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Shakespeare uses two distinctly different locations in the play A Midsummer Night's Dream. One (the setting at the beginning and end of the play) is the court and city of Athens in ancient Greece, and the second is an unnamed forest, or woods (the setting of the middle section of the play).
There are a few significant observations to make about these two settings:
- The first setting, Athens, represents the "real" world with all its problems and mundane human daily life. The second setting, the woods outside Athens, represents the fantastical events of a dream. At the end of Act I, when the setting switches to the forest, it signals the beginning of the "dream," and when the Lovers and Bottom are awakened in Act IV, they are literally returned to their real lives in the mundane world of Athens.
- The world of Athens and its court is one of law and order, ruled by the logic of the laws, rather than by emotion or feeling. This is displayed by Theseus as he sides with Egeus over Hermia's impassioned plea. He must choose the law. In the forest, however, Titania and Oberon rule with their emotions, plotting and scheming against each other, but just as swiftly overturning and forgiving when their moods have shifted. So, the world of Athens is one of law and order, and the world of the Fairies in the forest is one of emotion and caprice.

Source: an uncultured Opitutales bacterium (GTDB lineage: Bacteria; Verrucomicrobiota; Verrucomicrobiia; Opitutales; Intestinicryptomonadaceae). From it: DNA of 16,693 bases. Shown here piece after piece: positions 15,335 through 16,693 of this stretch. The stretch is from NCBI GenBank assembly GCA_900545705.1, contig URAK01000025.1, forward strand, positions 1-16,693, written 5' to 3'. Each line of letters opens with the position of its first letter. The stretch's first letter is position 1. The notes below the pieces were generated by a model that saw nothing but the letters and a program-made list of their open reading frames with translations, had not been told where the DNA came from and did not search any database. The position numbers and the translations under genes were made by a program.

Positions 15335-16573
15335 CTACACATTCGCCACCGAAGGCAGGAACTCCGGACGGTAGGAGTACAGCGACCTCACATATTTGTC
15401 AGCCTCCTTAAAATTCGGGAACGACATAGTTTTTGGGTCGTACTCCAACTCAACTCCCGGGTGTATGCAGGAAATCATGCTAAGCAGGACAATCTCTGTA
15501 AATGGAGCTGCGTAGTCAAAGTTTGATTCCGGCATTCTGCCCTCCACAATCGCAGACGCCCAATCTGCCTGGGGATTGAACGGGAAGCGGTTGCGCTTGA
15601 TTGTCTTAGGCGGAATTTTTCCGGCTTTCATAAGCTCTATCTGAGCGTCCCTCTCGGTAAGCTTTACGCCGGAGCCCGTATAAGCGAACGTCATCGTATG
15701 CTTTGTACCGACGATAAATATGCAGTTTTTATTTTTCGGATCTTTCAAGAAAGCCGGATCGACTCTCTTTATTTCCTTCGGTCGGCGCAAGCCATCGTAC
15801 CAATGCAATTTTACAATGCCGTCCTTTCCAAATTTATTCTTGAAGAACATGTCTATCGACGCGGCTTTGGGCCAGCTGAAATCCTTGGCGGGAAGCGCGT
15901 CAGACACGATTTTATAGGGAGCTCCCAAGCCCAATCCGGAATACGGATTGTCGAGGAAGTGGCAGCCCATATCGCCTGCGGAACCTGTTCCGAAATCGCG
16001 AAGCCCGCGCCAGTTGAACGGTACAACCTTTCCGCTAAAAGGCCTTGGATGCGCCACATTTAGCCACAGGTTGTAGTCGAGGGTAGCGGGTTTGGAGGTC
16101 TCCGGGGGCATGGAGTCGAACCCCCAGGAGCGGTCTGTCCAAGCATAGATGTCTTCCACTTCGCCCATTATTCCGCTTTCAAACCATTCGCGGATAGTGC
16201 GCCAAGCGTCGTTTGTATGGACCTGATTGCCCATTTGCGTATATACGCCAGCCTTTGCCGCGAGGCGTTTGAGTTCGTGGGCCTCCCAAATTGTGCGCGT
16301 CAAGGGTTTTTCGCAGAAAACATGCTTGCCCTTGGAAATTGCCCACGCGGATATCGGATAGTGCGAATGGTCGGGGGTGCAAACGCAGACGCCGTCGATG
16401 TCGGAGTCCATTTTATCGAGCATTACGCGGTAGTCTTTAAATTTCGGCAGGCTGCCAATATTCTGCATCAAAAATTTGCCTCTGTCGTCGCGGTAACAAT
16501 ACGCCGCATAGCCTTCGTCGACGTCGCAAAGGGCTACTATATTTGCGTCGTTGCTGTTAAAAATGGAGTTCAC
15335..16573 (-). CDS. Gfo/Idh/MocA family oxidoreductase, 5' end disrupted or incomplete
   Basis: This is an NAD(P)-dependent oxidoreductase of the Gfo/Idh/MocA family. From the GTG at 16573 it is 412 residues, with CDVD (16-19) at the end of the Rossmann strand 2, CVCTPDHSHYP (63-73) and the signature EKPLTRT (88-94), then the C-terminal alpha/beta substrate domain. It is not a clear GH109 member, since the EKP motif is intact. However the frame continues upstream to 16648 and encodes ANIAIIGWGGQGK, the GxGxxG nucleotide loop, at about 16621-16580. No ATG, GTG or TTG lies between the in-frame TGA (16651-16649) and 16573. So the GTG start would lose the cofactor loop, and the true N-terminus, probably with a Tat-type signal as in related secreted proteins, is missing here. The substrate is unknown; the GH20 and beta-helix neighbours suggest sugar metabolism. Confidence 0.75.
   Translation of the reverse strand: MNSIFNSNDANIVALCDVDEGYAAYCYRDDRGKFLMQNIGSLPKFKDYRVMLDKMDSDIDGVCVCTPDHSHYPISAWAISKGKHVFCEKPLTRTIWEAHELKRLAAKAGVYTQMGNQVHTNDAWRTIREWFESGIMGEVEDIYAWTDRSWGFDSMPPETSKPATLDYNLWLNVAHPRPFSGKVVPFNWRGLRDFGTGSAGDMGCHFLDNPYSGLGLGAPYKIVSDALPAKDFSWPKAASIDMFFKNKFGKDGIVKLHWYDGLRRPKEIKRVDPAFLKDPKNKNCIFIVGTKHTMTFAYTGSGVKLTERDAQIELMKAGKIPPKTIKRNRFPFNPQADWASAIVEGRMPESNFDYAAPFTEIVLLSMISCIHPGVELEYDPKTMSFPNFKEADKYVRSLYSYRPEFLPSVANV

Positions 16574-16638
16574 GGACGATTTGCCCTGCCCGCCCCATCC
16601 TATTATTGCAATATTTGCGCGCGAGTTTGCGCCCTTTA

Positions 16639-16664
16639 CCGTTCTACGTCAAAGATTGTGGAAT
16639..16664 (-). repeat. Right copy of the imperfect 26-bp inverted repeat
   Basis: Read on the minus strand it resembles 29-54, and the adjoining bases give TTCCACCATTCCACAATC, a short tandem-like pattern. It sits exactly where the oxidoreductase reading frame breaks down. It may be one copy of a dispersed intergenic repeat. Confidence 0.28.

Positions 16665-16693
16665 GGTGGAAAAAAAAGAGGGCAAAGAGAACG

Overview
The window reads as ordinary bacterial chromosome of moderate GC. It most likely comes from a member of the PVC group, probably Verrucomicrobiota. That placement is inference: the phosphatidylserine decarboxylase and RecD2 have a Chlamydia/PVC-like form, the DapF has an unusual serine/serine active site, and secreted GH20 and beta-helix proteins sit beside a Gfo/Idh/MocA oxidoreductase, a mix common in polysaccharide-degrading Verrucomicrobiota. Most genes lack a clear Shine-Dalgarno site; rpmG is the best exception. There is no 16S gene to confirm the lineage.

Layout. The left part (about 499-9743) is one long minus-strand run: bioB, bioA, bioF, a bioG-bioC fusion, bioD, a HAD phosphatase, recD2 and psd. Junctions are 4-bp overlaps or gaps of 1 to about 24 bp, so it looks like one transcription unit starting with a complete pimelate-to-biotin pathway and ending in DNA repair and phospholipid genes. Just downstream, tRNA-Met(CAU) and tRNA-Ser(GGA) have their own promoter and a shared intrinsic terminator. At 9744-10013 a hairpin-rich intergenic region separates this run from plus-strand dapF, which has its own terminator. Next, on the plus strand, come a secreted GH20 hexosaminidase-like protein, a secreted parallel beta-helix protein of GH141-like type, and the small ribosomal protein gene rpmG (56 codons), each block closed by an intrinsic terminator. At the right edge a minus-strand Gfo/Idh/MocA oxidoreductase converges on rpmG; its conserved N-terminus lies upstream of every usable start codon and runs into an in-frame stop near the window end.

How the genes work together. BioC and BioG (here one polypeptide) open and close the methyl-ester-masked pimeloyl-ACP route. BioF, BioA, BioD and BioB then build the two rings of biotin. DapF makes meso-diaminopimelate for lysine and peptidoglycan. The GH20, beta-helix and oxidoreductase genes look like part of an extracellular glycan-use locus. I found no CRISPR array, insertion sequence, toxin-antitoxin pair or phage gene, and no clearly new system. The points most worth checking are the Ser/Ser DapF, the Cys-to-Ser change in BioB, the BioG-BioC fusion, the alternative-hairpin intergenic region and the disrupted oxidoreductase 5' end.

- For Elizabethans, the woods represented magic and mystery and fairies really did live there. It was a magical and somewhat forbidding place, where unexplained and sometimes frightening events could transpire. Thematically, this relates to a darker, hidden world, while the world of Athens is a light and predictable (though sometimes unhappy) place.
To answer your specific question about the shifts, they happen between Acts I and II, when the scene changes from Athens to the woods, and then, during Acts IV and V, there is a more gradual transition back to Athens.
Theseus, Hippolyta and Egeus wake the Lovers as they are hunting in Act IV, thus bringing a bit of the law and order of Athens to the edge of the woods where the Lovers sleep. Theseus, it seems, is affected somewhat by his proximity to the world ruled by the emotions (the woods), as he decides to pardon Hermia for her disobedience and allow the Lovers to join himself and Hippolyta on their wedding day.
Act IV, scene ii brings the play fully back to the daily world of Athens, as the Mechanicals, gathered at Quince's house, await the return of Bottom. As a note: Quince's house is also a "setting," but is contained within the perimeters of the world of Athens, so I have not listed it as a "major" location.
For more on the settings of A Midsummer Night's Dream, please follow the links below.
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